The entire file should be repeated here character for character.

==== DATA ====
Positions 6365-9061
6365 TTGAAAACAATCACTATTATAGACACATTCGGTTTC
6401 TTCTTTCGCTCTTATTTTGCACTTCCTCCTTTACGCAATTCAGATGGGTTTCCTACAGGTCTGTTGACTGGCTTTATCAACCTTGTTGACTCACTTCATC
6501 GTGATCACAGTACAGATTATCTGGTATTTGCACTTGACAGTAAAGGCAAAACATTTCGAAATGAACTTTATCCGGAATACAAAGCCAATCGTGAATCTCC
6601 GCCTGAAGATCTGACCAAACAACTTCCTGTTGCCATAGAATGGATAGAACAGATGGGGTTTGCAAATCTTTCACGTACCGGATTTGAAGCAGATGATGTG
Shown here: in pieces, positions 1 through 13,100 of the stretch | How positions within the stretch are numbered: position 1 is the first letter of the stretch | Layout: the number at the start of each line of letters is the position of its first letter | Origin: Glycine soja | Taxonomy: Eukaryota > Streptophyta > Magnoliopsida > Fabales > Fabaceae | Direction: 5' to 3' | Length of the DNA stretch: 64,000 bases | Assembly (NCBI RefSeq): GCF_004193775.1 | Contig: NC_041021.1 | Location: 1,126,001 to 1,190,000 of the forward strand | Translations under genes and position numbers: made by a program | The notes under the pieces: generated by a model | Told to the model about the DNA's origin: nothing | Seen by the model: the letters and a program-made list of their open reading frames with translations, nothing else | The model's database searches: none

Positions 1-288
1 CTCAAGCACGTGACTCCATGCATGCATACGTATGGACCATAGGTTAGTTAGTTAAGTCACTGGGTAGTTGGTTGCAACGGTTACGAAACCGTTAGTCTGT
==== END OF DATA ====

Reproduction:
Positions 6365-9061
6365 TTGAAAACAATCACTATTATAGACACATTCGGTTTC
6401 TTCTTTCGCTCTTATTTTGCACTTCCTCCTTTACGCAATTCAGATGGGTTTCCTACAGGTCTGTTGACTGGCTTTATCAACCTTGTTGACTCACTTCATC
6501 GTGATCACAGTACAGATTATCTGGTATTTGCACTTGACAGTAAAGGCAAAACATTTCGAAATGAACTTTATCCGGAATACAAAGCCAATCGTGAATCTCC
6601 GCCTGAAGATCTGACCAAACAACTTCCTGTTGCCATAGAATGGATAGAACAGATGGGGTTTGCAAATCTTTCACGTACCGGATTTGAAGCAGATGATGTG
Shown here: in pieces, positions 1 through 13,100 of the stretch | How positions within the stretch are numbered: position 1 is the first letter of the stretch | Layout: the number at the start of each line of letters is the position of its first letter | Origin: Glycine soja | Taxonomy: Eukaryota > Streptophyta > Magnoliopsida > Fabales > Fabaceae | Direction: 5' to 3' | Length of the DNA stretch: 64,000 bases | Assembly (NCBI RefSeq): GCF_004193775.1 | Contig: NC_041021.1 | Location: 1,126,001 to 1,190,000 of the forward strand | Translations under genes and position numbers: made by a program | The notes under the pieces: generated by a model | Told to the model about the DNA's origin: nothing | Seen by the model: the letters and a program-made list of their open reading frames with translations, nothing else | The model's database searches: none

Positions 1-288
1 CTCAAGCACGTGACTCCATGCATGCATACGTATGGACCATAGGTTAGTTAGTTAAGTCACTGGGTAGTTGGTTGCAACGGTTACGAAACCGTTAGTCTGT